Scott Stoll logo world traveler. A bicycle wheel and the globe symbolizes Scott's journey around the world on a bicycle.
Terraced garden peppers and tomatoes and pollinating plants
This is a terraced garden in Scott's front yard next to the sidewalk. Anyone that walks by is welcome to help themselves to a vegetable. Hot peppers are on the first row next to the sidewalk. (They are a little small this year.) Tomatoes are on the second row. The third and fourth rows are barely visible. And it is all surrounded by pollinating plants.

Grow Food NOT Grass

What better way to have a backyard adventure than to grow a garden?

Our Backyard Adventures are fun and easy mini-expeditions that you can do — you guessed it! — right in your own backyard. These activities are designed to help students and parents explore the world with eyes of wonder. Along the way, you might discover new areas of interest, new dreams and potential new careers.

Your adventure should you choose to accept it is…

Grow Food Not Grass Sign close up
This is another project you can do at home. Scott used a woodburning tool to make this sign. It’s a nice piece of maple wood. Did you recognize the apple and the egg in the word “food”?

ASSIGNMENT: Your adventure, should you choose to accept it, is to grow a simple garden. Growing basil in a pot is an easy way to get started. This post is more about inspiration than it is about how to garden. You can find lots of instructions on how to garden online or at the library. Better yet, find a neighbor that gardens and ask for help. Below you will see Scott’s latest improvements. It took him years to work up to this level, but it was NOT work — it was fun!

Example: Here is my new “Grow Food NOT Grass” sign that I made using a wood burner, a nice piece of walnut and some scraps. This goes with the terraced garden that I built in the spring. Actually, this is the front lawn, so my sign also serves to inspire everyone who walks past to plant their own garden.

I like to be a good neighbor and encourage people to cooperate, so I actually encourage people to take vegetables from my garden. But you’ll notice that I do put all the hot peppers upfront. I don’t want them to take everything. Haha. The best part is that sometimes my neighbors surprise me with some eggs from their chickens or a jar of jam.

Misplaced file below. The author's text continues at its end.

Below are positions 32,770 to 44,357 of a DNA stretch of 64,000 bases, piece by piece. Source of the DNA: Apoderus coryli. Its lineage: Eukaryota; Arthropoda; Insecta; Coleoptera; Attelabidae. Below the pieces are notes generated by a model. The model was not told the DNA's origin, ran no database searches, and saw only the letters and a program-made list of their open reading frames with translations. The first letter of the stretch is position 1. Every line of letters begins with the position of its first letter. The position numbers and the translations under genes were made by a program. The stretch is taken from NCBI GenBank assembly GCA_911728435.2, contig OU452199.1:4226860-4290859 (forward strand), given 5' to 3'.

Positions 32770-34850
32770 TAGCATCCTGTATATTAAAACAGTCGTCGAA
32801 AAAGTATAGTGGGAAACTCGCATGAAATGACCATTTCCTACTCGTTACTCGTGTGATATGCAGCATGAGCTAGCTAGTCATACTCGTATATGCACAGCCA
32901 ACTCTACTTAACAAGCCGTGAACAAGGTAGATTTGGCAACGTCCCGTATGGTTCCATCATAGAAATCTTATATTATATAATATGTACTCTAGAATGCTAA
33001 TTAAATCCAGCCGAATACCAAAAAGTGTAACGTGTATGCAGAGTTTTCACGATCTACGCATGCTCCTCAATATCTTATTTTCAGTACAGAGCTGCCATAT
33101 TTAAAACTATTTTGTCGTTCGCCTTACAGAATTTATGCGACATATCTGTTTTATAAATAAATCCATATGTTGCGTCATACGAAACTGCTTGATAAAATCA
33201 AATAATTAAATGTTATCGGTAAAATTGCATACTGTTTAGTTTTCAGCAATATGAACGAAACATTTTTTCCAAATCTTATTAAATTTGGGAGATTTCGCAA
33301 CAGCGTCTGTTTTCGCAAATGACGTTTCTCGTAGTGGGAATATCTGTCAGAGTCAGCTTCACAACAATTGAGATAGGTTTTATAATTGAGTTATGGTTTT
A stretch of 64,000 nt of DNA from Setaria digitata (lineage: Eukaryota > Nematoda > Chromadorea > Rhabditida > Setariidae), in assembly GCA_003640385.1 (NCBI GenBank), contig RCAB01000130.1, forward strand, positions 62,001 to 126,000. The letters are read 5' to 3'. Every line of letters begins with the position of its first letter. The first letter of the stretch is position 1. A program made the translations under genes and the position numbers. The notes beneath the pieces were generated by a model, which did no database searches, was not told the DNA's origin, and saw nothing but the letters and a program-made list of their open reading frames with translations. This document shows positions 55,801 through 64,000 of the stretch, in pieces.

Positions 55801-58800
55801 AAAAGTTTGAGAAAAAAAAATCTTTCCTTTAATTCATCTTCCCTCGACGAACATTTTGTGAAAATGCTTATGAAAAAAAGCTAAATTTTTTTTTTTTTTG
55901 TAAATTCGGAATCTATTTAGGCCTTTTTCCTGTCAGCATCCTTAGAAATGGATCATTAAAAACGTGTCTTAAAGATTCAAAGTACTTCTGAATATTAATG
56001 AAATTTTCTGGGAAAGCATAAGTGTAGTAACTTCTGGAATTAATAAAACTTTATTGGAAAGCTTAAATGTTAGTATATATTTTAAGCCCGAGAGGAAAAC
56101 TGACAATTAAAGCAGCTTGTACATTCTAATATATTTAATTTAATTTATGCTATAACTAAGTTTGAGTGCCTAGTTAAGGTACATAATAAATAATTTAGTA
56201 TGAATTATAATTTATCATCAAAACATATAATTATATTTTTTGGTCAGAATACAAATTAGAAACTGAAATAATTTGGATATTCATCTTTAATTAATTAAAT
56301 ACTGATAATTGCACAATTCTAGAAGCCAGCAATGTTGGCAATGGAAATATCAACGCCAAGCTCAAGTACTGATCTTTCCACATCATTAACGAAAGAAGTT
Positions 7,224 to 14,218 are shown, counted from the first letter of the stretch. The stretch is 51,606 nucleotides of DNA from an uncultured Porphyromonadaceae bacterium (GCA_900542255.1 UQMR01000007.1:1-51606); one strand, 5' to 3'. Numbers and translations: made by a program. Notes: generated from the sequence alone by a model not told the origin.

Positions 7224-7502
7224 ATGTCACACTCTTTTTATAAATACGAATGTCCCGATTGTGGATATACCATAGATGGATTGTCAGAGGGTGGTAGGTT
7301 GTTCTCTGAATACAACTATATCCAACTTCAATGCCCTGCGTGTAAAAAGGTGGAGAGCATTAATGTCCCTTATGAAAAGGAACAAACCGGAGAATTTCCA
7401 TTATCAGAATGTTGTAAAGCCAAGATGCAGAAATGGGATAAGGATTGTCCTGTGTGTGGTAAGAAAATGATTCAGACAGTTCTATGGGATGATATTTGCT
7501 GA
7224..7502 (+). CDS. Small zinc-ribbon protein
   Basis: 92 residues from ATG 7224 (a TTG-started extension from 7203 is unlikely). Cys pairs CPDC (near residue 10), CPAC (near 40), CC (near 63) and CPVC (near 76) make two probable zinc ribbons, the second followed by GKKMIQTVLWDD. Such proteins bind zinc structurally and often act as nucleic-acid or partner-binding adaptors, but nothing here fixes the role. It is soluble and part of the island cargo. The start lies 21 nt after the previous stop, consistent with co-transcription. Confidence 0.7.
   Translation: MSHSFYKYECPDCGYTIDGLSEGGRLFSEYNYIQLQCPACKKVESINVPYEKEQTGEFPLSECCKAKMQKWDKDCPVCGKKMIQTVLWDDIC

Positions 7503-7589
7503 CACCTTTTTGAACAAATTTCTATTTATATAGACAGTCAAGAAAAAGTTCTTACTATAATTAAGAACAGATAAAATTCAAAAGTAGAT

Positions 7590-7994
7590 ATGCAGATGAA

A garden not only saves money, but it’s also more healthy and better for the environment. Some interesting factoids:

  • Over 90% of the vegetables in the grocery store come from a different state.
  • Almost all grocery store vegetables, even food labeled as organic, use pesticides and fertilizers.
  • If everyone grew their own garden, we could save billions of dollars and billions of gallons of gas used to transport the food.

Below is a picture of what my garden looks like today. As you can see, I learned a lot about gardening since the first try above. Finally, the grass, which was still sprouting up like a weed, is gone. It now has four terraces. I still plant hot peppers on the first row next to the sidewalk. (They are a little small this year.) Tomatoes are on the second row. More peppers. Barely visible are some flowers and herbs on the fourth level. And it is all surrounded by pollinating plants. The marigolds help keep the deer from eating my garden.

Garden harvest peppers and tomatoes
Garden harvest peppers and tomatoes. This is just a small portion of my harvest from the previous year. Mostly it is peppers. I eat the tomatoes, cucumbers, zucchini, strawberries and other stuff as they ripen.

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